The latest ABA annual antitrust law spring meeting ran the gamut from the government's tough new take on no-poaching pacts to hurdles innovation can cause in merger reviews— plus wide-ranging comments from the DOJ's new antitrust chief. Here's a look at Law360's coverage of three days of debates, tips and quips.
The Federal Trade Commission hearing on Friday featured two panels discussing the state of U.S. antitrust law and one panel on monopsony power. Jon B. Jacobs and Barry Reingold of Perkins Coie LLP offer key takeaways.
Much time and attention have been focused on improving lawyers' abilities to communicate with and persuade juries in complex trials. But it is equally important to equip and prepare jurors to become better students in the courtroom, say attorneys with DLA Piper and Litstrat Inc.
While in-house technology investments on the scale and complexity needed to compete with large firms remain cost prohibitive for small and midsize law firms, cloud-based services offer significant cost savings and productivity gains with little to no capital investment, says Holly Urban of Effortless Legal LLC.
With the Milbank/Cravath pay scale once again equalizing compensation at many Am Law 100 firms, there is even more pressure for firms to differentiate themselves to top lateral associate candidates. This presents strategic considerations for both law firms and lateral candidates throughout the recruitment process, says Darin Morgan of Major Lindsey & Africa.
In this series featuring law school luminaries, Stanford Law School professor Jeffrey Fisher discusses his motivation for teaching, arguing before the U.S. Supreme Court and what the court might look like if Judge Brett Kavanaugh is confirmed.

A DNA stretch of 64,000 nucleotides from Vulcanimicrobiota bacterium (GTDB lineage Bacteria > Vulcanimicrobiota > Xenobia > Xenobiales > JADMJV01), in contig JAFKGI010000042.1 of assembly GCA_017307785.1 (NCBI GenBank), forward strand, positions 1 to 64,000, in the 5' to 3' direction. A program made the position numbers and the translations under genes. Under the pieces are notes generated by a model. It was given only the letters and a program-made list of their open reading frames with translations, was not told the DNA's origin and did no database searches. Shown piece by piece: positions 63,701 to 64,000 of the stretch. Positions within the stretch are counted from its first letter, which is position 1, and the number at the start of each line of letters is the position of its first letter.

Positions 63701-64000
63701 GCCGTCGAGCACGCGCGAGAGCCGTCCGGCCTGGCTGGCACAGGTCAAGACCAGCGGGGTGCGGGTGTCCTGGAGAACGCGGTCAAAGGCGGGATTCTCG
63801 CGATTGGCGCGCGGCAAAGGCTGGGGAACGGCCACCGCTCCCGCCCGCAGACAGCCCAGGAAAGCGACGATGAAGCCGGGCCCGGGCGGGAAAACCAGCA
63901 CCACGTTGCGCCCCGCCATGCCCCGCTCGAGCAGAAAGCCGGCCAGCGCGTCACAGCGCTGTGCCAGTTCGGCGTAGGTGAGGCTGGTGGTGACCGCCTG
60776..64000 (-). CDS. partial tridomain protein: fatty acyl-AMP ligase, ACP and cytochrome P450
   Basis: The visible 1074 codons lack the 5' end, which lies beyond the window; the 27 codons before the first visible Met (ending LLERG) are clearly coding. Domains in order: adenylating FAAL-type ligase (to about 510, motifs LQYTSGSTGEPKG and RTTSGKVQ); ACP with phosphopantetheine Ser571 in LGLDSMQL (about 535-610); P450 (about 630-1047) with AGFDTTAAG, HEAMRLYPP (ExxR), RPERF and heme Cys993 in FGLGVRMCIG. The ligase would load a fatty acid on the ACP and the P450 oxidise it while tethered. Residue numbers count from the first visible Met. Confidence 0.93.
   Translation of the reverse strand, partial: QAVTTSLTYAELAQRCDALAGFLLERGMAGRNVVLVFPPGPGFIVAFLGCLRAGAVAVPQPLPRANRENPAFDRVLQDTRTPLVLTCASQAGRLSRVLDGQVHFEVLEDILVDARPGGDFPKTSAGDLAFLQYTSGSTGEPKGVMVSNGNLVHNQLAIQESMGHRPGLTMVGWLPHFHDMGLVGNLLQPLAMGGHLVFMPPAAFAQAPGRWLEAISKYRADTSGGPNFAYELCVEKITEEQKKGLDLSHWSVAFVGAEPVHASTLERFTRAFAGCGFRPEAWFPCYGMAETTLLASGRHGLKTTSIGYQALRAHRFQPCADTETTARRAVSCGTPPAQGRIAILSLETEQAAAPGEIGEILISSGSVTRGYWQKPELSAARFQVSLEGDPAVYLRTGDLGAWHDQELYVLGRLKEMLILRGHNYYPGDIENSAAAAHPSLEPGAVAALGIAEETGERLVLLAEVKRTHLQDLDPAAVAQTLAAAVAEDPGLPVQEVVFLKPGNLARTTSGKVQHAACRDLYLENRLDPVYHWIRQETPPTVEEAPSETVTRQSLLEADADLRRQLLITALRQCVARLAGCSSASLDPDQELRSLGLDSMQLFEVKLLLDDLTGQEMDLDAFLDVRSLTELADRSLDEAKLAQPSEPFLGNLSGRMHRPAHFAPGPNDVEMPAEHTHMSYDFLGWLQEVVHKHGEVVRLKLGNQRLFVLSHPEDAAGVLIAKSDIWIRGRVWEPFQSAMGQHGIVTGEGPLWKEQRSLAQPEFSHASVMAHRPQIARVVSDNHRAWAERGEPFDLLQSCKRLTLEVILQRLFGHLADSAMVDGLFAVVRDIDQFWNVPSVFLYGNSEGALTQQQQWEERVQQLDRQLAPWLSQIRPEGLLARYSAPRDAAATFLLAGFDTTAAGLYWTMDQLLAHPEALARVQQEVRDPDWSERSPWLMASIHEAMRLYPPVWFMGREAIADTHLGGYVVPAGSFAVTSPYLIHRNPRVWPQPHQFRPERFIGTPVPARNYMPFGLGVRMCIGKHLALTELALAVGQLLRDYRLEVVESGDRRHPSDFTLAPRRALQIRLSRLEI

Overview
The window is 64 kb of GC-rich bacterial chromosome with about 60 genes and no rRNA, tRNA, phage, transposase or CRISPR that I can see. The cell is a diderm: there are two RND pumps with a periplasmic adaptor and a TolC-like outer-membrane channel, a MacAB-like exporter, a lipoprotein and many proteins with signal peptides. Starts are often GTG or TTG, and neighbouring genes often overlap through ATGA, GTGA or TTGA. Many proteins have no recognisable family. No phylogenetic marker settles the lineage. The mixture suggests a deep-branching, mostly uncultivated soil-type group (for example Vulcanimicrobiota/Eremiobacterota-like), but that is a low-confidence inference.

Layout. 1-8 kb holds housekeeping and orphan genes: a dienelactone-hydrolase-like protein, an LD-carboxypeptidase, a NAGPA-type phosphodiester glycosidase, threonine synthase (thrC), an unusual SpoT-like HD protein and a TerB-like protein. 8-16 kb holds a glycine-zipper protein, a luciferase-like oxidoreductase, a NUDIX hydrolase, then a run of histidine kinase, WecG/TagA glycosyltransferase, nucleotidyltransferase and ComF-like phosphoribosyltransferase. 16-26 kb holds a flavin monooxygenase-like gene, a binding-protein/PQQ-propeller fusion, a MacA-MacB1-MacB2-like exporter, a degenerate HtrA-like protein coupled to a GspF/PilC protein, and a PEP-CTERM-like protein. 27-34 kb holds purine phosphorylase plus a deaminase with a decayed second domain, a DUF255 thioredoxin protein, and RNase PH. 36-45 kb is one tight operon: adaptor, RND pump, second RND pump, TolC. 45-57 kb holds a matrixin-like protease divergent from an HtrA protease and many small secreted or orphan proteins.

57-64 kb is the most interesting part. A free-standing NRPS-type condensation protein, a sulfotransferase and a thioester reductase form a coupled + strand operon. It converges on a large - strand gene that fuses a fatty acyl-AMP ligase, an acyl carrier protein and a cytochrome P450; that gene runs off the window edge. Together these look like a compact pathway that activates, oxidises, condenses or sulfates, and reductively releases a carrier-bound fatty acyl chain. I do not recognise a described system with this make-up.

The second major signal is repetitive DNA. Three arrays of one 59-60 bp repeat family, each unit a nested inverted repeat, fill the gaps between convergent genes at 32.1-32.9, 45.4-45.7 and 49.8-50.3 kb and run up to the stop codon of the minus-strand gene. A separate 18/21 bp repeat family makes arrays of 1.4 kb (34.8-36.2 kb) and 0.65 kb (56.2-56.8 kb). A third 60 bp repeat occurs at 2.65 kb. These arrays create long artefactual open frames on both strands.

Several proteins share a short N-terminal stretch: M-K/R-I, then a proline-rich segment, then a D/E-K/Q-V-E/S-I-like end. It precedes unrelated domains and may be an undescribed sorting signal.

Last week, the Federal Trade Commission began a series of public hearings on competition and consumer protection issues. Attorneys with Perkins Coie LLP offer some key takeaways from the three panel discussions.
The first comprehensive overhaul of California's Rules of Professional Conduct in nearly 30 years becomes operational on Nov. 1. Some of the new rules mirror the model language used by the American Bar Association, but many continue to reflect California’s unique approach to certain ethical questions, says Mark Loeterman of Signature Resolution LLC.
The balancing act between protecting attorneys’ speech rights and ensuring unbiased adjudications was highlighted recently in two cases — when Michael Cohen applied for a restraining order against Stephanie Clifford's attorney, and when Johnson & Johnson questioned whether a Missouri talc verdict was tainted by public statements from the plaintiffs' counsel, says Matthew Giardina of Manning Gross & Massenburg LLP.
In June, the U.S. Supreme Court issued a pivotal antitrust decision in Ohio v. American Express. Three partners at Cravath Swaine & Moore LLP who represented AmEx explain how one of the most significant antitrust enforcement actions in recent history led to a landmark precedent for two-sided platforms.
On Thursday, the Federal Trade Commission began a series of hearings on competition and consumer protection in the 21st century. These events are an important first step in guiding enforcement priorities, says David Balto, a former policy director of the FTC Bureau of Competition.